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Viewing the Ediacaran biota as a failed experiment is unhelpful
In Pubblicazioni e ricerche
Stefano Mazza
Apr 27, 2019
Grande Enrico. In effetti, questa tesi era stata in parte anticipata nel 2018 in un lavoro di Dunn, Liu e Donoghue, che abbiamo già citato in questo forum: Dunn, F. S., Liu, A. G. and Donoghue, P. C. (2018), Ediacaran developmental biology. Biol Rev, 93: 914-932. doi:10.1111/brv.12379 https://onlinelibrary.wiley.com/doi/abs/10.1111/brv.12379 La cui conclusione era che il percorso evolutivo dei primi metazoi, fra cui si annoverano rangeomorfi e dickinsoniomorfi, fosse caratterizzato già in origine da una notevole complessità e che si sia svolto mediante uno sviluppo molto contorto e tuttora poco compreso: "The recognition of some the most enigmatic members of Ediacaran fossil assemblages as probable metazoans offers support to recent suggestions of considerable developmental complexity in early‐branching metazoans (e.g. Ferrier, 2015), and lends credence to the idea that the early metazoan tree cannot be rationalised in terms of gradually increasing complexity, but may have followed a much more cryptic path." Ma qui ci si fermava alla collocazione di alcuni Ediacarans nel regno Animalia, mentre in quest'ultimo articolo la prospettiva si estende ancora oltre, fino a proporre un importante cambio di prospettiva sullo sviluppo della vita. Facendo una cronistoria molto rapida, al limite del demenziale: - 2011: i principali cladi del regno animale possono aver avuto origine nel criogeniano (da 850 a 635 milioni di anni fa) ed aver ottenuto un successo ecologico-evolutivo durante l'Ediacarano (635-541 Ma) e il Cambriano (541-488 Ma) [The Cambrian Conundrum: Early Divergence and Later Ecological Success in the Early History of Animals. Douglas H. Erwin, Marc Laflamme, Sarah M. Tweedt, Erik A. Sperling, Davide Pisani, Kevin J. Peterson. Science 25 Nov 2011. https://science.sciencemag.org/content/334/6059/1091.full] - 2017: - La Dickinsonia è un metazoo [Hoekzema RS, Brasier MD, Dunn FS, Liu AG. 2017. Quantitative study of developmental biology confirms Dickinsonia as a metazoan. Proc. R. Soc. B 284: 20171348. http://dx.doi.org/10.1098/rspb.2017.1348] - Vengono ritrovate antichissime evidenze di movimenti da parte di bilateria: icnofossili di gallerie scavate risalenti all'Ediacarano [Luke A. Parry, Paulo C. Boggiani, Daniel J. Condon, Russell J. Garwood, Juliana de M. Leme, Duncan McIlroy, Martin D. Brasier, Ricardo Trindade, Ginaldo A. C. Campanha, Mírian L. A. F. Pacheco, Cleber Q. C. Diniz & Alexander G. Liu. Ichnological evidence for meiofaunal bilaterians from the terminal Ediacaran and earliest Cambrian of Brazil. Nature Ecology & Evolution 2017] - 2018: Rangeomorfi e Dickinsoniomorfi sono metazoi primordiali [Dunn, F. S., Liu, A. G. and Donoghue, P. C. (2018), Ediacaran developmental biology. Biol Rev, 93: 914-932. doi:10.1111/brv.12379 https://onlinelibrary.wiley.com/doi/abs/10.1111/brv.12379] - 2019: la fauna dell'Ediacarano non è una semplice curiosità da paleontologi con scarse prospettive di carriera: ci si possono intravedere i primi meccanismi evolutivi che avrebbero poi portato ai successivi sviluppi del regno animale. [Viewing the Ediacaran biota as a failed experiment is unhelpful. Dunn, Liu. NATURE ECOLOGY & EVOLUTION | VOL 3 | APRIL 2019. https://www.nature.com/articles/s41559-019-0815-4] Molto interessante come sempre, grazie.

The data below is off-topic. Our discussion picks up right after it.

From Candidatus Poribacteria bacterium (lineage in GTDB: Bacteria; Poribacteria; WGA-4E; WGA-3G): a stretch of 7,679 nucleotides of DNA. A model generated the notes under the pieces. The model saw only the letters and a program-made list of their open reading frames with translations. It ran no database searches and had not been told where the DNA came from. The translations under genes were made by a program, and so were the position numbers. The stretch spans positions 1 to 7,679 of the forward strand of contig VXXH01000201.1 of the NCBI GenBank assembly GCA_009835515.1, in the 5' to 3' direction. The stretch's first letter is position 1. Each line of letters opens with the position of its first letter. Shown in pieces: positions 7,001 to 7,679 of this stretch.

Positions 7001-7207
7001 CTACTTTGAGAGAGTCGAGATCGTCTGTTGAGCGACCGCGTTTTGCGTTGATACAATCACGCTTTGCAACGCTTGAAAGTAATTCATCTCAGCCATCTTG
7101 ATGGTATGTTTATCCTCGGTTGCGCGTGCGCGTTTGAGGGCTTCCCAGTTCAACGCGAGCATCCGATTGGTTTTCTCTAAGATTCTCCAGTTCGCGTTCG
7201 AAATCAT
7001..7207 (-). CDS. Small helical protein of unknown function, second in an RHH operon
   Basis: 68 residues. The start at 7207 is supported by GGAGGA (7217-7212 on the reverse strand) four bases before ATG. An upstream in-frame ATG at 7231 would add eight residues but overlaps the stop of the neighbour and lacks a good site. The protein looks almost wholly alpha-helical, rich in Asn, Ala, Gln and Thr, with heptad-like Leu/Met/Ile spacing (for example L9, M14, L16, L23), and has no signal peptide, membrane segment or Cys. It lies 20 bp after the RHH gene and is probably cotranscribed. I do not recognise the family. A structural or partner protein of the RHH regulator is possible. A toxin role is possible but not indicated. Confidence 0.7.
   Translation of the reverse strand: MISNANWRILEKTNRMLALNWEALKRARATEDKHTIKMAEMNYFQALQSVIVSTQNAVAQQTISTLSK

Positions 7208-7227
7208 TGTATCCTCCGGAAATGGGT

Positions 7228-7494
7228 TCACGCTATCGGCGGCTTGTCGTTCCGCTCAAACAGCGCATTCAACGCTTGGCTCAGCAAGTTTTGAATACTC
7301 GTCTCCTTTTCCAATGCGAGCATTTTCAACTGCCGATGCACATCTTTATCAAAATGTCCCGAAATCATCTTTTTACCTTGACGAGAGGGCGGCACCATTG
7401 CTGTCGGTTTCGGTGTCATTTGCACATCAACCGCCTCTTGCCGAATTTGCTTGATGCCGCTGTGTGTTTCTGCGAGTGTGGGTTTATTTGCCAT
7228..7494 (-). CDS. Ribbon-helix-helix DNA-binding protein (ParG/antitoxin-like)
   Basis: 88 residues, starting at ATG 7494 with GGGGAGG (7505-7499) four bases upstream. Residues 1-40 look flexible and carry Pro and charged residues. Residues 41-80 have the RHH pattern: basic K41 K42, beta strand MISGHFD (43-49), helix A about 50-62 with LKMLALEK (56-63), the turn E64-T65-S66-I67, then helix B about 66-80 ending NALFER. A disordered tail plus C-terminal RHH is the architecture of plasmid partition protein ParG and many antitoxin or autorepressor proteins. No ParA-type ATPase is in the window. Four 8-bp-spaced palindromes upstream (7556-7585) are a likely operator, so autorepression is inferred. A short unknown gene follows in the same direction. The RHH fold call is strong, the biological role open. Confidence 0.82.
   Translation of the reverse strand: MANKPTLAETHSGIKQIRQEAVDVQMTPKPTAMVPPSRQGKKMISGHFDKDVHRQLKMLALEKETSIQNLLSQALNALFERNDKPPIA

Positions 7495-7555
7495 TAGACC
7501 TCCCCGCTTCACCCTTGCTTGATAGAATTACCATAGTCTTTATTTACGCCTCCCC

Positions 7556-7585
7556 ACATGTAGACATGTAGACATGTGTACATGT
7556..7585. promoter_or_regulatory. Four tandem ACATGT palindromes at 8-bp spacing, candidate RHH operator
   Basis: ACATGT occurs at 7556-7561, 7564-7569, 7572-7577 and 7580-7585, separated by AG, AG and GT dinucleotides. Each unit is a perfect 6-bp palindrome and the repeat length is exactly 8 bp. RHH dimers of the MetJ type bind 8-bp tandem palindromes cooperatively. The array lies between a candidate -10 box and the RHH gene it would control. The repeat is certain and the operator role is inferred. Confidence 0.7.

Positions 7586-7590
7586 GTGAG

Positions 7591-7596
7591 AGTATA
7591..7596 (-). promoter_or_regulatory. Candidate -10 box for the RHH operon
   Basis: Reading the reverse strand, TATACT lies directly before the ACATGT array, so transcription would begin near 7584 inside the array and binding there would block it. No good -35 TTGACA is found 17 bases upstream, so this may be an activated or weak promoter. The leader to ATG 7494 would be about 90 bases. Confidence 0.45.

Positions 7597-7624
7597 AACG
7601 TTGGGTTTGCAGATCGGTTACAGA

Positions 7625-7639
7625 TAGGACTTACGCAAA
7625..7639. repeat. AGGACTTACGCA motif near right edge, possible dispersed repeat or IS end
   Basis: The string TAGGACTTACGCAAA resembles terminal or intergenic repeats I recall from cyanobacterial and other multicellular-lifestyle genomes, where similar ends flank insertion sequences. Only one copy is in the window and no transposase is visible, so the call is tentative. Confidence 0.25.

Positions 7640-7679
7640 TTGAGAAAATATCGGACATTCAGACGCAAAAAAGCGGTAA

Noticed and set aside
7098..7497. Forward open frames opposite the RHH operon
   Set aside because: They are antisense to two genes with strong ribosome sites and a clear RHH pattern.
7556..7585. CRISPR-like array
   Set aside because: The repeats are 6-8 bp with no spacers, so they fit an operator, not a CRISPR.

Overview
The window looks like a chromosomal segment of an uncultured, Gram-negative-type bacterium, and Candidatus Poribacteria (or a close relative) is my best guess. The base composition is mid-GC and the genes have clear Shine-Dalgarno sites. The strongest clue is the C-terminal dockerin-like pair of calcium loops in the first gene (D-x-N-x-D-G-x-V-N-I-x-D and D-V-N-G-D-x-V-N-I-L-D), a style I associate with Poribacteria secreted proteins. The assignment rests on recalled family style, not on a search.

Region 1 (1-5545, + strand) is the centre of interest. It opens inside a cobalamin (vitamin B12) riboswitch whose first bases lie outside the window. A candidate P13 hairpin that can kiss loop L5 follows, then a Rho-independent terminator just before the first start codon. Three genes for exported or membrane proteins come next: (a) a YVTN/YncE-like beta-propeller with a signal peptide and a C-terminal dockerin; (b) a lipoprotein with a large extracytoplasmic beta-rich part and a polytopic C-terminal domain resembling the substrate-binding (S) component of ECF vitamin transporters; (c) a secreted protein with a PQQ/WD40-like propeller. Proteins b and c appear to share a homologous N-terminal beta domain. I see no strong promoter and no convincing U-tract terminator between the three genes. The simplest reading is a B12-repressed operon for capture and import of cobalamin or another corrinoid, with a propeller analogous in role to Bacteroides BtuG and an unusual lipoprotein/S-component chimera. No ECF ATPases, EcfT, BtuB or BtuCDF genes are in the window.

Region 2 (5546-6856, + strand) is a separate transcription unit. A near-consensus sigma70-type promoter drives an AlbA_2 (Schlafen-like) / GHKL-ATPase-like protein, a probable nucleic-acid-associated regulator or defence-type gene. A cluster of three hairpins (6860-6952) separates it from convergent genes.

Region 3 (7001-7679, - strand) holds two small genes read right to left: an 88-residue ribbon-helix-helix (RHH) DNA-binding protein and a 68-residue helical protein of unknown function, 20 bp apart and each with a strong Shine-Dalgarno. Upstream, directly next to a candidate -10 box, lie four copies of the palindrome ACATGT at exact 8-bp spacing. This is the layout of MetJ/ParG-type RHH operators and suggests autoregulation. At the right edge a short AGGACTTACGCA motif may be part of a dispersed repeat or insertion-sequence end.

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TRILOBITI, IL libro del Museo (seconda edizione)
In Pubblicazioni e ricerche
La fauna di Ediacara spiegata da S.J. Gould
In Precambrian Area
Stefano Mazza
Feb 06, 2019
Grazie Enrico. Di Retallak si trova questo del 1994: Were the Ediacaran Fossils Lichens? Paleobiology Vol. 20, No. 4 (Autumn, 1994), pp. 523-544 Abstract Ediacaran fossils are taphonomically similar to impressions of fossil plants common in quartz sandstones, and the relief of the fossils suggests that they were as resistant to compaction during burial as some kinds of Pennsylvanian tree trunks. Fossils of jellyfish are known from siderite nodules and fine-grained limestone, and even in these compaction-resistant media were more compressed during burial than were the Vendobionta. Vendobionta were constructed of materials that responded to burial compaction in a way intermediate between conifer and lycopsid logs. This comparative taphonomic study thus falsifies the concept of Vendobionta as thin softbodied creatures such as worms and jellyfish. Lichens, with their structural chitin, present a viable model for the observed preservational style of Vendobionta, as well as for a variety of other features that now can be reassessed from this new perspective. The diversity of Ediacaran body plans can be compared with the variety of form in fungi, algae, and lichens. The large size (ca. 1 m) of some Ediacaran fossils is reasonable for sessile photosynthetic symbioses, and much bigger than associated burrows of metazoans not preserved. Microscopic tubular structures and darkly pigmented cells in permineralized late Precambrian fossils from Namibia and China are also compatible with interpretation as lichens. The presumed marine habitat of Ediacaran fossils is not crucial to interpretation as lichens, because fungi and lichens live in the sea as well as on land. https://www.researchgate.net/publication/254199337_Were_the_Ediacaran_Fossils_Lichens
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